December 13, 2022

Disinformation Risk Assessment: The Online News Market in Chile

Key Takeaways1/3

Nearly a quarter of the domains were assessed to present a high risk of disinforming their online users.

This new report presents the findings pertaining to disinformation risks for the media market in Chile, based on a study of 34 news domains. These findings are the result of the research led by the GDI with Pontificia Universidad Católica de Chile from January through June 2022.

This risk-rating framework for Chile will provide crucial information to policy-makers, news websites and civil society, enabling key decision makers to stem the tide of money that incentivises and sustains disinformation. 


Although trust in the Chilean media has broadly risen recently, there are still areas for improvement. While media credibility suffered during the 2019 social protests, evidence shows that overall media reputation is recuperating. Examples as recent as the 2021 presidential election highlight the need to be alert and to help the audience navigate this level of uncertainty with regard to journalism and truth. Another way the media might contribute to restoring their reputation is to be more transparent and to set up checks and balances to increase their accountability.


In reviewing the media landscape for Chile, GDI’s assessment found that: only one site, 24 Horas (, was rated as having a minimum-risk rating.

This site, the only public TV station in the country, received high scores on presenting unbiased, neutral and accurately titled articles on the site. Most importantly, this site has most of the operational checks and balances in place and posts them on its website.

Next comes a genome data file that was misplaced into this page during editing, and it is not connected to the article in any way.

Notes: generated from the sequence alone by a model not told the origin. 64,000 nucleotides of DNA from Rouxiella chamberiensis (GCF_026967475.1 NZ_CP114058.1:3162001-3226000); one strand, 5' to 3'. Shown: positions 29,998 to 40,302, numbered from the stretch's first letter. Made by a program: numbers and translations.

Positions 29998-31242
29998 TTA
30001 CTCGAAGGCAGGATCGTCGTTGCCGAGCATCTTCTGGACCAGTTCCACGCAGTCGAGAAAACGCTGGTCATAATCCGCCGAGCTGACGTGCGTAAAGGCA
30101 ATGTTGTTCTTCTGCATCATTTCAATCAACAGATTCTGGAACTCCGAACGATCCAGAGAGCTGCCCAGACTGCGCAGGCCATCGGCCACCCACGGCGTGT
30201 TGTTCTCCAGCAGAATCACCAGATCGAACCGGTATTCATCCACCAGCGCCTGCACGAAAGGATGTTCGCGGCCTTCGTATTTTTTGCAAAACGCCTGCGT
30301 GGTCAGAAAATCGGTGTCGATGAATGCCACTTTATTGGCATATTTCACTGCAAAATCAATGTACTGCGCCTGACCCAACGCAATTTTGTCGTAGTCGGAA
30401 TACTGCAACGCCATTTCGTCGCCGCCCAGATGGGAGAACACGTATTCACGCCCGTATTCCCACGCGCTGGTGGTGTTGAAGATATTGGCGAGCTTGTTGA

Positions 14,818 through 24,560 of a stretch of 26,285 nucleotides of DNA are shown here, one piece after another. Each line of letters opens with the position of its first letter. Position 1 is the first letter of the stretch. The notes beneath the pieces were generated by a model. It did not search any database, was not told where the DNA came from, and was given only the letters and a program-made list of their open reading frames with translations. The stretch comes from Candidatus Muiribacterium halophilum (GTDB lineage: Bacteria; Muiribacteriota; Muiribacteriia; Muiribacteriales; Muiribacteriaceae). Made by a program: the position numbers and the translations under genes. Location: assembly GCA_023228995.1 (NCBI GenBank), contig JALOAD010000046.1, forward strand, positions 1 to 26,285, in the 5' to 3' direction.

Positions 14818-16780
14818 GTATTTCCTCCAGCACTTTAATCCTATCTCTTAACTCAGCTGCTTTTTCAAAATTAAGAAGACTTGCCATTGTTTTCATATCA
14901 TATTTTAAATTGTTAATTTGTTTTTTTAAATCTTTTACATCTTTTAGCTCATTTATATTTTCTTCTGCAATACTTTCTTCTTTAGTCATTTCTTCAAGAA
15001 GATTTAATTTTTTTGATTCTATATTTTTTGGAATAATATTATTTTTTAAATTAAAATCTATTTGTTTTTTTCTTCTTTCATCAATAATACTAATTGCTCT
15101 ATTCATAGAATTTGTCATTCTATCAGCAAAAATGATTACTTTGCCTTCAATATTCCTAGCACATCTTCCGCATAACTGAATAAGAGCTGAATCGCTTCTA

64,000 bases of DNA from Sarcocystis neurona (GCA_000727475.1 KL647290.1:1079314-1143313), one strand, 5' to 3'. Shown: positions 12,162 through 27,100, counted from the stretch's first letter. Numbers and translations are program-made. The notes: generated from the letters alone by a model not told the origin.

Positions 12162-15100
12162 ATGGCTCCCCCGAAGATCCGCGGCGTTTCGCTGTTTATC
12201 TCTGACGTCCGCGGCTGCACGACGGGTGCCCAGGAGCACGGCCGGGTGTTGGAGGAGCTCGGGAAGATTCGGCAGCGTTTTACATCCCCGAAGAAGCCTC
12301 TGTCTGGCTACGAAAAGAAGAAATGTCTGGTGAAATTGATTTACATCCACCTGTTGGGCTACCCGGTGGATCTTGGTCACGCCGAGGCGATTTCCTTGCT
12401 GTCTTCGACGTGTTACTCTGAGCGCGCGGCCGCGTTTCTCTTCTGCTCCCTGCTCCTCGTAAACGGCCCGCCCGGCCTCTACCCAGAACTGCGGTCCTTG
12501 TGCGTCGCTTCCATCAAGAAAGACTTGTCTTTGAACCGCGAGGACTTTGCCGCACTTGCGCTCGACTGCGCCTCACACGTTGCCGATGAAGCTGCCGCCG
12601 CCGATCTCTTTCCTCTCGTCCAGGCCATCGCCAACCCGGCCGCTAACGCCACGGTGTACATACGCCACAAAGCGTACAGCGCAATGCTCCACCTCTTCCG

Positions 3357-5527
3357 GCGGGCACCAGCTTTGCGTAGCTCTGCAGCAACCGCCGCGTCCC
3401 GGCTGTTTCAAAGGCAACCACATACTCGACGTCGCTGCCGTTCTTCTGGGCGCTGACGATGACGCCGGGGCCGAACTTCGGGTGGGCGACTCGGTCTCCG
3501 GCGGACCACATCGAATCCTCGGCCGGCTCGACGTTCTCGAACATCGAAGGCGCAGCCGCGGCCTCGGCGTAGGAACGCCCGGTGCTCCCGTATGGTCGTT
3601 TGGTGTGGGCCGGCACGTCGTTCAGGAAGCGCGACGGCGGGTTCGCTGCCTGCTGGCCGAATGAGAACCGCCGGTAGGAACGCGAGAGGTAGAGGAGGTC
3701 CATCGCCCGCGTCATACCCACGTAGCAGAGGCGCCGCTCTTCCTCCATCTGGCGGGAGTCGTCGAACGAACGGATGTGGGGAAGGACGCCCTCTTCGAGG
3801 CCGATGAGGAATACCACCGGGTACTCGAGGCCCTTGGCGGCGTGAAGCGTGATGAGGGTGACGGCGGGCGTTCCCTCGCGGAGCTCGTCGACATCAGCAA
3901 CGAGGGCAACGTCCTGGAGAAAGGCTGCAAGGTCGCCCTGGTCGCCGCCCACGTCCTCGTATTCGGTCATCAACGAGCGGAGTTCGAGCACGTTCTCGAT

Seven sites were ranked as low-risk. The content on these sites was observed as almost free from negative targeting and sensational language. These sites also performed well in terms of article bias and tended to use accurate headlines.

On the other hand, nearly a quarter of the domains were assessed to present a high risk of disinforming their online users, yet none of the sites reviewed in this study received the maximum-risk rating. These sites do not publish online any guidelines to ensure the accuracy of their stories, and rarely have policies for the correct attribution of stories, facts, and media. Their policies provide little to no information on posting and moderating user comments.

The overall score for the Chilean market shows that the sites generally perform fairly well on average when it comes to the Content pillar (80 out of 100), while they score poorly on average in the Operations pillar (29 out of 100). In other words, many of the risk factors in Chile stem from lack of disclosure of journalistic and editorial standards, and other fundamental information that can ensure that their newsrooms function with integrity and independence.

This suggests that critical improvements in Chile's media system can be achieved by focusing on these operational aspects.


Our assessment of the disinformation risk in the Chilean media market shows a concentration of sites with a medium risk of disinformation.

News sites could address shortcomings by taking actions such as:

  • Making information about funding and ownership clear and accessible on their website.
  • Publishing statements of editorial independence, guidelines for ensuring accuracy and ways in which to avoid conflicts of interest.
  • Publishing byline information wherever possible and appropriate.
  • Making public their policies regarding pre-publication fact-checking processes.
  • Providing a clear indication of how published errors will be corrected and a means for readers to communicate them to the site.
  • Increasing the information available on their websites about how they identify and source the elements of the articles.
  • Improving and increasing the visibility of the policy regarding comments.

Read the report for GDI’s full analysis — and to learn more about what newsrooms in Chile can do to diminish risks of disinforming their readers.

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